Jeff Goldstein, Warner Bros. president of domestic distribution, spends a good part of his day obsessing over a calendar.
In another era, executives like Goldstein would have spent half their time on the road in meetings with theater owners from Chanute, Kan., to Montpelier, Vt., haggling and calling in favors to secure as many screens as possible for their studio’s upcoming box office draw. Now, the biggest component of Goldstein’s job unfolds in a conference room as his team dissects a release schedule that’s become ever more competitive. These days, Hollywood studios aren’t just jockeying with each other for audiences’ attention; they’re grappling with streaming services that continue to rise in popularity. And it’s the distribution executives, tasked with bringing movies to the masses, who are experiencing these changing consumer habits most intensely.
“You need an overlay of everything happening in the marketplace,” Goldstein says in his Burbank office while looking at a massive electronic interactive calendar that’s filled with every Hollywood film dated for the next three years and beyond. “I spend an hour or more per day talking about dates. It’s more of a 3D chess game than it’s ever been before.”
Like his counterparts at the major studios, Goldstein is responsible for the theatrical rollout of a movie. But as streaming titans move into the filmmaking space with gusto, the scope of the job has expanded well beyond the numbers game of securing theaters and gauging box office grosses. It’s become a balancing act that puts a greater emphasis on strategy, particularly when it comes to finding the perfect time to release a film.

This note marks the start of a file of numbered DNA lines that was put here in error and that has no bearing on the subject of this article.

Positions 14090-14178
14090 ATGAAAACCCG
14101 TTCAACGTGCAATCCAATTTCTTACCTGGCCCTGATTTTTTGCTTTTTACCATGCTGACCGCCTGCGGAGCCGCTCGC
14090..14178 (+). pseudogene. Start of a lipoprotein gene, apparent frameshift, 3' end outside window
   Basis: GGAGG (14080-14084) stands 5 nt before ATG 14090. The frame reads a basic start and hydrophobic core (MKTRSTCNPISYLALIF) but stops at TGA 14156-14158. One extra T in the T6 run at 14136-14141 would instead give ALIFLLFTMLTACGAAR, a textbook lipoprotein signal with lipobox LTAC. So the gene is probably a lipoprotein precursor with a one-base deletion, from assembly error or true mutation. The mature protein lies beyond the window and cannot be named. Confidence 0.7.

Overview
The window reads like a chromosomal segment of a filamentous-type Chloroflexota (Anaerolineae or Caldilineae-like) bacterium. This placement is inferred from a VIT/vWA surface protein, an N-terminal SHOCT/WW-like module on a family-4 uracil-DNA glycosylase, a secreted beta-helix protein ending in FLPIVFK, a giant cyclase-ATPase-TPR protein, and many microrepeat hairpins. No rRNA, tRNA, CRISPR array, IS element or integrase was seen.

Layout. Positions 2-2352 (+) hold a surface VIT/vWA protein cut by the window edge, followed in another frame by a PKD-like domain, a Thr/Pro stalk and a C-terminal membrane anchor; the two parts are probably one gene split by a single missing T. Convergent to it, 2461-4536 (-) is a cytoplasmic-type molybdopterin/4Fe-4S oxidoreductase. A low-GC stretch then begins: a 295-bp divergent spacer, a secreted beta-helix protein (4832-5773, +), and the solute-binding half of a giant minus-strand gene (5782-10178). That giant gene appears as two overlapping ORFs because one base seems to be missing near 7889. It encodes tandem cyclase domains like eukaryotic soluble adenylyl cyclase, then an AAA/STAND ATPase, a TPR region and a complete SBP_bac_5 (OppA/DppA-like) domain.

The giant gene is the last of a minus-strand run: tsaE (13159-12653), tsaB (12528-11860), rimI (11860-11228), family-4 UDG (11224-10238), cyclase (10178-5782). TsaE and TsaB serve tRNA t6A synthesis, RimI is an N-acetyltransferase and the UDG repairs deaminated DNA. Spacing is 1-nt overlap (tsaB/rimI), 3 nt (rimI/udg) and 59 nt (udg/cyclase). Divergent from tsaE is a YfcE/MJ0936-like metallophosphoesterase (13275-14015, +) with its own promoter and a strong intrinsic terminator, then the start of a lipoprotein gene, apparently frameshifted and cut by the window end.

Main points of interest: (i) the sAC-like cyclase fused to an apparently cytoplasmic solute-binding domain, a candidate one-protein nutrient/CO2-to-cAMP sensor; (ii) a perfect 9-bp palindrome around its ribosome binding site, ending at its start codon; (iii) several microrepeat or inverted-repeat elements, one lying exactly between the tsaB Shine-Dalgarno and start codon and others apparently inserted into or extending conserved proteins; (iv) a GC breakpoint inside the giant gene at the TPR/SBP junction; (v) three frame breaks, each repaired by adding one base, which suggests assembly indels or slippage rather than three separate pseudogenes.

Notes Kyle Davies, Paramount’s president of domestic distribution: “You’re constantly trying to find the best date. Even if you find the best date, you keep wondering if there’s a better date. You never stop thinking about it.”
Competition among Hollywood studios feels increasingly pitched given that one, Disney, has the power to set the cultural agenda, having swallowed up many of the entertainment universe’s hottest brands. With an arsenal that includes Marvel, Pixar, Lucasfilm and now Fox, Disney is an entertainment colossus that bestrides the entertainment landscape.